Lift your head up high, and scream out to the world, I know I am someone


The tendency of people to forge friendships with people of a similar appearance has been noted since the time of Plato. But now there is research suggesting that, to a striking degree, we tend to pick friends who are genetically similar to us in ways that go beyond superficial features.

For example, you and your friends are likely to share certain genes associated with the sense of smell.

Our friends are as similar to us genetically as you’d expect fourth cousins to be, according to the study published Monday in the Proceedings of the National Academy of Sciences. This means that the number of genetic markers shared by two friends is akin to what would be expected if they had the same great-great-great-grandparents. […]

The resemblance is slight, just about 1 percent of the genetic markers, but that has huge implications for evolutionary theory.

{ Washington Post | Continue reading }

polyvinyl chloride, colored with oil, mixed technique and accessories { Duane Hanson, Children Playing Game, 1979 }

‘The trust in life is gone: life itself has become a problem. Yet one should not jump to the conclusion that this necessarily makes one gloomy. Even love of life is still possible, only one loves differently.’ —Nietzsche


Stressful, busy days have been linked with increases in angry and withdrawn marital behavior. The process by which stressors in one domain, such as work, affect an individual’s behavior in another domain, such as the marital relationship, is known as spillover.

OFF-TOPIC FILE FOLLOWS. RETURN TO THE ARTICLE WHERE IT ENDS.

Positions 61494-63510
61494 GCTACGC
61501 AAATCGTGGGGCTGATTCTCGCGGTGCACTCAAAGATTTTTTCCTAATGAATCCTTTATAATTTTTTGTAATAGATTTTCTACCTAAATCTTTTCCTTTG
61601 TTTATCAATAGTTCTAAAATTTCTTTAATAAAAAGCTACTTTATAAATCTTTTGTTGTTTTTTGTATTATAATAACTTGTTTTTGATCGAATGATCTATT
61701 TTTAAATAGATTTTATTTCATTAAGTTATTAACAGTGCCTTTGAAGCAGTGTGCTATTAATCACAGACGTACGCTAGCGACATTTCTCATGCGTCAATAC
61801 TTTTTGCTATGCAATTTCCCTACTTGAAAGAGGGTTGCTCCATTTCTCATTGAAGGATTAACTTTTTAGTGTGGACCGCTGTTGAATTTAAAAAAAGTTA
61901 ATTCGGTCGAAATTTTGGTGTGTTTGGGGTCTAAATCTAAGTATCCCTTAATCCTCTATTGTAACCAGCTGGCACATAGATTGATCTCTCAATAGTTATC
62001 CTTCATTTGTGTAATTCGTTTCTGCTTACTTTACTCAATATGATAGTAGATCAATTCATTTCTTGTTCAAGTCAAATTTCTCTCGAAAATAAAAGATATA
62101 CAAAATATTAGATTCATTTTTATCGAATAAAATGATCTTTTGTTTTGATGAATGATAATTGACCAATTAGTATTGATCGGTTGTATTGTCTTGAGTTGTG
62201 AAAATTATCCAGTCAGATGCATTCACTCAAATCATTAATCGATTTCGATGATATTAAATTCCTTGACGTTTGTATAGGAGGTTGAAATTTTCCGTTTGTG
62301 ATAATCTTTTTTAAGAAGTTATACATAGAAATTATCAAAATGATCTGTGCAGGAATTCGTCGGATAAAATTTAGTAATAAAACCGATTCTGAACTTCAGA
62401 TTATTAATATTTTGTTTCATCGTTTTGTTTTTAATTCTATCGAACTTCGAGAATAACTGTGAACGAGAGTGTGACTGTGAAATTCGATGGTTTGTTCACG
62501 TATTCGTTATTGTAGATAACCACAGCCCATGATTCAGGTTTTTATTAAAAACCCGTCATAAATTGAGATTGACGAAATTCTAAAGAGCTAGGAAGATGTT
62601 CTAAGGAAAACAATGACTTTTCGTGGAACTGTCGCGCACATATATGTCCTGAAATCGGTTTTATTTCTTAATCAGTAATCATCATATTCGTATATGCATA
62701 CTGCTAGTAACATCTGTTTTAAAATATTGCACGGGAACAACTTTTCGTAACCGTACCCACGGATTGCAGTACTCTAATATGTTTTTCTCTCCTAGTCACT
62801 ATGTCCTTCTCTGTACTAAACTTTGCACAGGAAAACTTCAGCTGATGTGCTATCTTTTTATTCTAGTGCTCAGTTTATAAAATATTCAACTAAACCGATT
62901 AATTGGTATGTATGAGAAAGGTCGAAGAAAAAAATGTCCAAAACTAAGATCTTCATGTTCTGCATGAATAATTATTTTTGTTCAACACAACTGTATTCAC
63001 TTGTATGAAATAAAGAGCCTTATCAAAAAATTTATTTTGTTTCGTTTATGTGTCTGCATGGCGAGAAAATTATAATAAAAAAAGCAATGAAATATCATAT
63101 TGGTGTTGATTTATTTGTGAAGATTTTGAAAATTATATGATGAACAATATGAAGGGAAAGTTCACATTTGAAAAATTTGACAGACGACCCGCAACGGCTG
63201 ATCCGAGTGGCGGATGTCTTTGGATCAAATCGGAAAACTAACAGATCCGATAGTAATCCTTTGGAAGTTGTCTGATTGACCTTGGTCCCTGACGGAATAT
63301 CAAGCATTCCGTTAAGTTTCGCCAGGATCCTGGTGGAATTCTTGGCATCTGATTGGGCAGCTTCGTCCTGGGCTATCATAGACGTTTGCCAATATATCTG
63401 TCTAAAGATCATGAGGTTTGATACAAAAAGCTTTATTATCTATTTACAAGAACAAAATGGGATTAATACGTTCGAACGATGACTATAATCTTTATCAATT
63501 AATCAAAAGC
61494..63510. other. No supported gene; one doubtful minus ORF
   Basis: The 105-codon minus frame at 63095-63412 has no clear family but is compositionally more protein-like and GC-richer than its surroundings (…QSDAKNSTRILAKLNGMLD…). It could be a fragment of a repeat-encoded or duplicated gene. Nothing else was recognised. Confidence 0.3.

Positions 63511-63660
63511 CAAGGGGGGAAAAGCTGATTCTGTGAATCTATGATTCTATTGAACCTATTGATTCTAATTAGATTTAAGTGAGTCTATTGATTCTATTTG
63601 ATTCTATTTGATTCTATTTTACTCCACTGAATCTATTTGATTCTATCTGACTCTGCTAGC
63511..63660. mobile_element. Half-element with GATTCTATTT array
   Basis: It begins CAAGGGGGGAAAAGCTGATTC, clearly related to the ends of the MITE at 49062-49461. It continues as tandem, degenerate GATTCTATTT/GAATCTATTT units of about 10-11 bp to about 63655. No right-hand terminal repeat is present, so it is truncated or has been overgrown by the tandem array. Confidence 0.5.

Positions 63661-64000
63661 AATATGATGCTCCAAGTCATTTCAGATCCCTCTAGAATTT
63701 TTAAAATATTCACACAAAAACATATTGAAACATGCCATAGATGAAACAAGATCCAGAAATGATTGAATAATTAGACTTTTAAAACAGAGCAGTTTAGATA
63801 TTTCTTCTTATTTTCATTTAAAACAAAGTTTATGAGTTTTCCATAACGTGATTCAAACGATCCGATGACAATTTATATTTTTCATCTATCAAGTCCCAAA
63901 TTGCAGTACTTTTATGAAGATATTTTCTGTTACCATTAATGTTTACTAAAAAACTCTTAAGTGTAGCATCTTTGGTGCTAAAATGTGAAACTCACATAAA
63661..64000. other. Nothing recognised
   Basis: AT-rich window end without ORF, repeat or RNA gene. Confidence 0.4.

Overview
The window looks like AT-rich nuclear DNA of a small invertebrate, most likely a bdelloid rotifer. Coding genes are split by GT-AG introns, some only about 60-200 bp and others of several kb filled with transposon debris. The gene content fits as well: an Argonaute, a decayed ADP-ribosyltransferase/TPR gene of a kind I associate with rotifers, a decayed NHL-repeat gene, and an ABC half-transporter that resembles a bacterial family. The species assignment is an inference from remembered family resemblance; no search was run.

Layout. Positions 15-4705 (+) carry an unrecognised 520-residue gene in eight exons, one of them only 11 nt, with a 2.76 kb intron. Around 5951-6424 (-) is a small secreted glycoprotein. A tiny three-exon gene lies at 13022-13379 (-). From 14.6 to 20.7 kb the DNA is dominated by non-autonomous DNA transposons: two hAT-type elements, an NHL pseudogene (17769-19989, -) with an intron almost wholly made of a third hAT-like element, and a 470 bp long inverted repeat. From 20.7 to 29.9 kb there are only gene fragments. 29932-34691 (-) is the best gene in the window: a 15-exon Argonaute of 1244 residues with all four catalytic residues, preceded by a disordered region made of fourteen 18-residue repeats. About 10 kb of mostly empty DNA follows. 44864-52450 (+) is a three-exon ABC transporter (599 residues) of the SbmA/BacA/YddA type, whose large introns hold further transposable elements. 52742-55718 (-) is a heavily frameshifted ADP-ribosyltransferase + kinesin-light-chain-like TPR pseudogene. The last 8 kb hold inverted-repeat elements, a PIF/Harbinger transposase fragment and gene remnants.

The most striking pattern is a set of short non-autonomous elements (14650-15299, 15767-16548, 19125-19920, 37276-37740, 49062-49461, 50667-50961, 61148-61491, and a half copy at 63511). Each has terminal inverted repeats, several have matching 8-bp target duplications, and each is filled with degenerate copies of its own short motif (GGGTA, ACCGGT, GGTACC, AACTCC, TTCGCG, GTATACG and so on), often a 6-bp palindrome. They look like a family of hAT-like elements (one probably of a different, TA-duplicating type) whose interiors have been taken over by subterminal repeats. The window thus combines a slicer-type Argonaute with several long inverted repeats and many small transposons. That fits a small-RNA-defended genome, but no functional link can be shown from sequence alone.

{ Journal of Family Psychology | Continue reading }

‘When we are tired, we are attacked by ideas we conquered long ago.’ —Nietzsche


Theory of Mind (ToM) is the ability to understand the perspectives, mental states and beliefs of others in order to anticipate their behaviour and is therefore crucial to social interactions.

Although fMRI has been widely used to establish the neural networks implicated in ToM, little is known about the timing of ToM-related brain activity.

We used magnetoencephalography (MEG) to measure the neural processes underlying ToM, as MEG provides very accurate timing and excellent spatial localization of brain processes. We recorded MEG activity during a false belief task, a reliable measure of ToM, in twenty young adults (10 females). […]

Our findings extend the literature by demonstrating the timing and duration of neural activity in the main regions involved in the “mentalizing” network, showing that activations related to false belief in adults are predominantly right lateralized and onset around 100 ms.

{ NeuroImage | Continue reading }

still { Total Recall, 1990 }

Excuse me but I need a mouth like yours


Consuming alcohol, for example, really can make everyone else appear more physically attractive. […]

Also, playing hard-to-get almost never works. […]

Despite what many people think, opposites very rarely attract. In fact, decades of research has shown that attraction is most likely to be sparked when two people perceive themselves as being very similar to each other.

{ Quartz | Continue reading }